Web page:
Maidenhair fern fragrance
If you’ve ever grown (or killed) a maidenhair fern, you’ll know that these delicate, lacy beauties are quite picky when it comes to their growing conditions. We’ve featured plenty of tough-as-nails plants (spider plants, Chinese evergreens, cast-iron plants, and dracaena) that can tolerate a wide range of conditions, but maidenhair ferns are the opposite. As long as you know that there’s no fooling around when it comes to meeting its needs, though, this fern will reward you with gorgeous foliage. Here is what you need to know to keep a maidenhair fern thriving.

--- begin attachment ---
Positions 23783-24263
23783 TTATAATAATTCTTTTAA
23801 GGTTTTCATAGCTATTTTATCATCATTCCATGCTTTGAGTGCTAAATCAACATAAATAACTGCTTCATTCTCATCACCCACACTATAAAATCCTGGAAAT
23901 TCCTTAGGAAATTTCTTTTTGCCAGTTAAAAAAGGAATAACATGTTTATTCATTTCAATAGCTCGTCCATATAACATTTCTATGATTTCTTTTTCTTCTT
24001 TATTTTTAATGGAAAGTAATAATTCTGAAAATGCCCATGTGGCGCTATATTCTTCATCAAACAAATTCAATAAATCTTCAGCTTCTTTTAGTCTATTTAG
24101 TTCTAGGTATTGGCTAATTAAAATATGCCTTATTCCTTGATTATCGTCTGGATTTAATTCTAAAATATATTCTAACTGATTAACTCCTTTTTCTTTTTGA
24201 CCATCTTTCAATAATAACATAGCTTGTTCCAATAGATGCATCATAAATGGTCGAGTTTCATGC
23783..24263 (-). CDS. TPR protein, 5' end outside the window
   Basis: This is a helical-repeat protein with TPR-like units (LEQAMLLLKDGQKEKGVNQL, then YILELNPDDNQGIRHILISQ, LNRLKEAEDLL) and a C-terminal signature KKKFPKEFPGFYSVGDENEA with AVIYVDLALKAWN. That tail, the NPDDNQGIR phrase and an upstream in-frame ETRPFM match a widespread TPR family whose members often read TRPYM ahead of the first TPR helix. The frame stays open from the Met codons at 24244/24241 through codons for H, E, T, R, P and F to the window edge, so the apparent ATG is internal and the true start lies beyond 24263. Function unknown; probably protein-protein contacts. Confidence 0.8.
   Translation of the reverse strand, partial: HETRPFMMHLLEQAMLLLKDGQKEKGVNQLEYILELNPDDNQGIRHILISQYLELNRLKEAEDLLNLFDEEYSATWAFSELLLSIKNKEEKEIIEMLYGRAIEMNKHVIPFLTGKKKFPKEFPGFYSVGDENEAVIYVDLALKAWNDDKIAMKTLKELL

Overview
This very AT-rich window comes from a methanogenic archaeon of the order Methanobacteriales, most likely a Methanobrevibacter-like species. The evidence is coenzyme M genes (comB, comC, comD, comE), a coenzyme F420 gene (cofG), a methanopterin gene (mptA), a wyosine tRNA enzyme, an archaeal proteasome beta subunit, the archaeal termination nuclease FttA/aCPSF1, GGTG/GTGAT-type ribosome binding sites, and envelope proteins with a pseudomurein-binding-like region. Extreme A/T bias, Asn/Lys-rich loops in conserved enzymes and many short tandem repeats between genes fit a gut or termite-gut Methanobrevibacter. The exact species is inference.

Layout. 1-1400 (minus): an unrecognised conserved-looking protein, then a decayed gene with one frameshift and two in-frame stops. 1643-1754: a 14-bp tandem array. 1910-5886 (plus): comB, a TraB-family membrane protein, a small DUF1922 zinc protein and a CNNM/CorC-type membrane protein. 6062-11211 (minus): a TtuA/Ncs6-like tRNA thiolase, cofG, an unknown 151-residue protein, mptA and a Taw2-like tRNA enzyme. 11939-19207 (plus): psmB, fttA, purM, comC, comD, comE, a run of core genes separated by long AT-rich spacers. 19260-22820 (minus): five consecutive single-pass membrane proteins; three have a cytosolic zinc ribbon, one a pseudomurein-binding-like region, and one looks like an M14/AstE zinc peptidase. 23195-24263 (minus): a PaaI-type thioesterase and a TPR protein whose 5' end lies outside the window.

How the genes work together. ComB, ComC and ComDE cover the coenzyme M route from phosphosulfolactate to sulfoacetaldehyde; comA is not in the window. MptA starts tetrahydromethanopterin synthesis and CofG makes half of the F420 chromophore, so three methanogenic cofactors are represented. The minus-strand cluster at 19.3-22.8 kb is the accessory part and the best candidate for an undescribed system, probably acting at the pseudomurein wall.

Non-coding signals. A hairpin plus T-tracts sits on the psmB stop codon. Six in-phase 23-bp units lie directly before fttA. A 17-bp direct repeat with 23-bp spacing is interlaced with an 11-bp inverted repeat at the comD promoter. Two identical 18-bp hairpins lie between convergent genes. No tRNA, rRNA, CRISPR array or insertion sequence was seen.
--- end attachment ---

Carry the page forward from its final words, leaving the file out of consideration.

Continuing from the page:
The name maidenhair fern actually refers to the Adiantum genus of about 200 different species that grow around the world, everywhere from New Zealand to the Andes. Many varieties are especially suited to growing on rock walls around waterfalls, where the water seepage and moisture in the air keeps them from drying out. Although there are species that live in a variety of conditions outdoors, I’ll be talking about the conditions that generally suit varieties commonly kept as houseplants.
From temperature, to water, to sunlight, maidenhair ferns are divas in every way. Direct sun will lead to scorching, but too little light will cause poor growth and yellowing fronds. If possible, place in a location that gets indirect morning or afternoon sun, such as a northern window, with no drafts. A temperature of about 70°F (21°C) is ideal, but temperatures below 60°F (16°C) should be avoided. Maidenhair ferns can’t tolerate dry air, so if your home is dry, you’ll need to figure out how to provide your plant the humidity it needs